By Tabitha Barr / Editor in Chief
Teachers usually don’t get the recognition they deserve. But Fredi Lajvardi became such an important role model to his students and the world, that his life experiences were turned into a movie.
He “has engaged, motivated and challenged the students by making science fun,” said the head of Hutchinson Community College’s natural science, social science and mathematics department, Tricia Paramore.
Not to mention George Lopez played him in the movie.
For the last 2019 installment of the Dillon Lecture Series, Lajvardi came and spoke to HutchCC students and the community about the life-changing effect teachers can have on students’ lives.
Lajvardi was a science teacher at Carl Hayden Community High School in Phoenix, which was a school known for its majority Hispanic population and the low-poverty income that students come from.
It was the classic “troubled kids” school that usually got a bad name. But Lajvardi saw more than that in his students and focused his attention on challenging them to unthink the word failure.
He started an after-school program that focused on science. The students were exposed to field trips, which led to them building an electric car for a race they never planned.
The success that the race brought got Lajvardi thinking of how to broaden the program so more students would be interested. This sparked the idea to bring in a robotics team and try their luck at competitions.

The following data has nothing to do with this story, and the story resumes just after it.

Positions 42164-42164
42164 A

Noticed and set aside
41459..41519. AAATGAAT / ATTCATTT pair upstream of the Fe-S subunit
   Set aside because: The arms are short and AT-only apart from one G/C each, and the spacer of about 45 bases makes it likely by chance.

Lajvardi gathered a group of students; Cristian Arcega, Lorenzo Santillan, Luis Aranda, and Oscar Vasquez, to create a robot to be entered in a national competition against M.I.T. and many other top leading universities.
The movie “Spare Parts” documents their journey through this competition as they faced challenges through problem-solving. They knew their chances, but they were willing to put all they had into it.
“We learn the most when we fail,” Lajvardi said. They weren’t scared to compete against these elite schools because they were supposed to just be a high school in a college division.
For the judging of the competition, they had three deciding areas – the underwater test, the technical report, and an oral presentation. The underwater division came first and only three schools were able to accomplish more than one task, Carl Hayden High being one of them.
The second part was the oral presentation based on the technical report they sent in weeks prior. They were the only school that didn’t bring in a powerpoint presentation because according to Arcega, “powerpoints are for people who don’t have anything to say.”
With that being said, then came the awards ceremony. Carl Hayden High School was first awarded the judge’s award, but they also ended up winning first in the entire competition. A high school that was seen as below average was able to beat out top universities including the acclaimed M.I.T.
Their story sat for months, only congratulated by the school until a news reporter finally saw the story for what it was worth. With the help of that exposure, the triumphant story made its way around the world through news outlets, and then onto film. Three different films, including two documentaries, were made showing the success stories of Carl Hayden’s robotics team.
Through this experience, Lajvardi has learned so much more than he ever thought. After retirement, he started an all women’s robotics team that won third place their first time entering the contest.
“We’ve proven time and time again, it’s not where you come from or who you are, it’s what you want,” Lajvardi said.
Lajvardi sparks student’s creativity and drive to push them further than they think they can.
“If life doesn’t give you a dream, build one,” he said.